A new global study shows that just 57 per cent of young people are in favour of democracy, with 42 per cent drawn to military rule
Newsflash! Democracy is broken, and young people are ready to start searching for alternatives, at least according to a major international survey published last week.
Titled the Open Society Barometer, and published by Open Society Foundations (OSF) – a network founded by the controversial billionaire philanthropist George Soros – the report presents findings from more than 36,000 people across 30 countries, claiming to represent a population of over 5.5 billion people. In total, 86 per cent of respondents said that they want to live in a democracy, with only 20 per cent suggesting that authoritarian rule would be better at delivering “what citizens want”. A win for the people, right? The problem is, those numbers take an alarming turn when it comes to younger populations.
According to the report, only 57 per cent of 18 to 35-year-olds favour democracy over any other form of government. (By contrast, 71 per cent of older respondents said the same thing.) 42 per cent of young people also said that they believe military rule is a good way of running a country, with 35 per cent supporting a “strong leader” who doesn’t bother with a parliament or open elections.
The results are “at once hopeful and sobering,” says Mark Malloch Brown, OSF’s president and a former UN deputy secretary general, in a statement. “Although most people globally still have faith in democracy, that faith is running on fumes. And these findings suggest that it may be set to weaken with each generation.”
To anyone who’s been even vaguely aware of current events over the past few years, these growing doubts about our system of governance won’t come as much of a surprise. As Brown notes: “Today’s young people have grown up and been politicised as the age of polycrisis has emerged, during which forms of climate, economic, technological, and geopolitical turmoil have grown and reinforced each other to a degree never seen before.”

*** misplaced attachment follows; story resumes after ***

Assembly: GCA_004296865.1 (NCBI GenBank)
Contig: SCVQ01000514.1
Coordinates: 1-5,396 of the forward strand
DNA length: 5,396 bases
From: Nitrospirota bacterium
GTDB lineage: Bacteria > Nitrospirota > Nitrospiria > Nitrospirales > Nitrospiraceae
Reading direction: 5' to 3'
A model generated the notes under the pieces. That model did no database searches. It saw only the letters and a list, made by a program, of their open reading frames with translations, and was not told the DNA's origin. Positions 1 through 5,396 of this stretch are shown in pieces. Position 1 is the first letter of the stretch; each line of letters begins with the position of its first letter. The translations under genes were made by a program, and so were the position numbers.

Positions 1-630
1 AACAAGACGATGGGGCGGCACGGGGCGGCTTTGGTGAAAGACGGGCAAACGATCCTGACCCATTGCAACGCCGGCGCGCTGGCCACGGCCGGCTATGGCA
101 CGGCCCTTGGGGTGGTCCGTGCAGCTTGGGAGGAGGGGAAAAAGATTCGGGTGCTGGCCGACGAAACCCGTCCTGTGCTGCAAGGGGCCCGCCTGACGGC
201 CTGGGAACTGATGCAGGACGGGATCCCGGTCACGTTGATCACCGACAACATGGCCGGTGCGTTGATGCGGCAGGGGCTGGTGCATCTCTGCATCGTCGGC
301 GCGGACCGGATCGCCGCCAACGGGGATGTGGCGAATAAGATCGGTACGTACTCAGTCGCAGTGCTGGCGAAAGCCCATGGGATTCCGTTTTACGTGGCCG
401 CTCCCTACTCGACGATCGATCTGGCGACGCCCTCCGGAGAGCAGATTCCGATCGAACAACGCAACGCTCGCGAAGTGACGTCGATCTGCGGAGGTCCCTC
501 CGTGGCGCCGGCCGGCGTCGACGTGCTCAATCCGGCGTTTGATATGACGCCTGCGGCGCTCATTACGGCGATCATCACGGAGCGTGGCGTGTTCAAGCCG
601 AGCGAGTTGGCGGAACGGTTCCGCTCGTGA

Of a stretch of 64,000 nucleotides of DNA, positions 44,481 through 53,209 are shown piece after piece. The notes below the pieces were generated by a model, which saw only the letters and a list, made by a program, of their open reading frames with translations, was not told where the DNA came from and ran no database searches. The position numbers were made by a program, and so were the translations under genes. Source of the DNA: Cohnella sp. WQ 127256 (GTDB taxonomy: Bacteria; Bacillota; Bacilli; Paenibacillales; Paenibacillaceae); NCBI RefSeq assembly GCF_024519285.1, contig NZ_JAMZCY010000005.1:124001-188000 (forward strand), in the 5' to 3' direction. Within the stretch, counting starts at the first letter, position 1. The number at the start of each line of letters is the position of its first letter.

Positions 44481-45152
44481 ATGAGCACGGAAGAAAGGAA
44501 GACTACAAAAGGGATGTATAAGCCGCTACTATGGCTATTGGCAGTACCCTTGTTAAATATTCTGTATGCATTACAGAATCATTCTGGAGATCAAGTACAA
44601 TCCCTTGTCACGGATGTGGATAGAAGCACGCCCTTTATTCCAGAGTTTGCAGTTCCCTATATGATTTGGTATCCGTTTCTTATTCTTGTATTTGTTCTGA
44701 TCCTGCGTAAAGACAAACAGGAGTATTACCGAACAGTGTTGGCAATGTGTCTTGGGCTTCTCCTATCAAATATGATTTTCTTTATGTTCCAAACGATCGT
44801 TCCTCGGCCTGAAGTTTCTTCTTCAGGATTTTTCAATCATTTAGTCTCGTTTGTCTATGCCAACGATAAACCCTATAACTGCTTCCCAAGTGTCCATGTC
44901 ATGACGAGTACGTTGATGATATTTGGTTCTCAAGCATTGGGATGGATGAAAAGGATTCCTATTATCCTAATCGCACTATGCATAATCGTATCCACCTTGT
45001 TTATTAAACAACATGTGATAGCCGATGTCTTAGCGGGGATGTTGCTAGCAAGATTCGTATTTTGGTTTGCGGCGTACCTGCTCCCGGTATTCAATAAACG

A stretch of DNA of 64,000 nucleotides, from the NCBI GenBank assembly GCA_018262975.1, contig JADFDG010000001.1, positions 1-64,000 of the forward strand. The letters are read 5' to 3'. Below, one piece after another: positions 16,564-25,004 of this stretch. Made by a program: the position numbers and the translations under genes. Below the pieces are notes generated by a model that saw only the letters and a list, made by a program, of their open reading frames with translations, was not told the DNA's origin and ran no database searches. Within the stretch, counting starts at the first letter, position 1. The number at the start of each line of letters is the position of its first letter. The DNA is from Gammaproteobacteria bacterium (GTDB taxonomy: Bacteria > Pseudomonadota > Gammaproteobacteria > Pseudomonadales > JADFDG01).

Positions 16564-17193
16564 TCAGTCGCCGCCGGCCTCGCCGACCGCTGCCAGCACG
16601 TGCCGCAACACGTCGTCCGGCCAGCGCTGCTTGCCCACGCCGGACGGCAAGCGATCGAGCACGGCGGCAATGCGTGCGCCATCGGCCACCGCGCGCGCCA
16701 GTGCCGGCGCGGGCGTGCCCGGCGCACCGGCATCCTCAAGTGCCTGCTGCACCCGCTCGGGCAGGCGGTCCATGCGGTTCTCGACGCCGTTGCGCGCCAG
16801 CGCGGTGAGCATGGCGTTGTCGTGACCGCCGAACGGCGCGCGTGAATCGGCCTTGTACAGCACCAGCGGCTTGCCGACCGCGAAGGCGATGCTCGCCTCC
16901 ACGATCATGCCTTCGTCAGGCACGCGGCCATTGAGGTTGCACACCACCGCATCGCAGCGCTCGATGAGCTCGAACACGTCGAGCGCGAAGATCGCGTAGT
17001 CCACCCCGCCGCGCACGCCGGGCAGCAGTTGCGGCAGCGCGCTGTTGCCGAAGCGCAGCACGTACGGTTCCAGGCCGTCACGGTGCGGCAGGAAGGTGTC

The report itself outlines a number of factors that explain why 53 per cent of respondents now believe their country is heading in the wrong direction, often related to its handling of numerous recent crises. Among the greatest concerns are people struggling to put food on the table, the climate crisis (20 per cent), poverty and inequality (20 per cent), and corruption (18 per cent). Trust in national politicians also ranged widely from country to country, but the global average levelled out at just 30 per cent. In the UK, this dropped to 20 per cent, and results declined even further to 12 per cent in Japan and Senegal, and a mere 10 per cent in Argentina.
On a more optimistic note, human rights remain popular across all countries and income levels, with an overwhelming majority of respondents (95 per cent) saying that it’s unacceptable for governments to remove the human rights of people who don’t look like them. Unfortunately, the report also found a widespread belief that human rights are currently applied selectively – mostly to benefit developed, Western countries.
Needless to say, it’s very unlikely that replacing our democracies with military states, ruled by “strong leaders” with an iron fist, will help expand human rights, fight inequality, and do away with corruption. Nevertheless, the data suggests an uncertain future for democracy as a new generation takes the reins, hungry for change.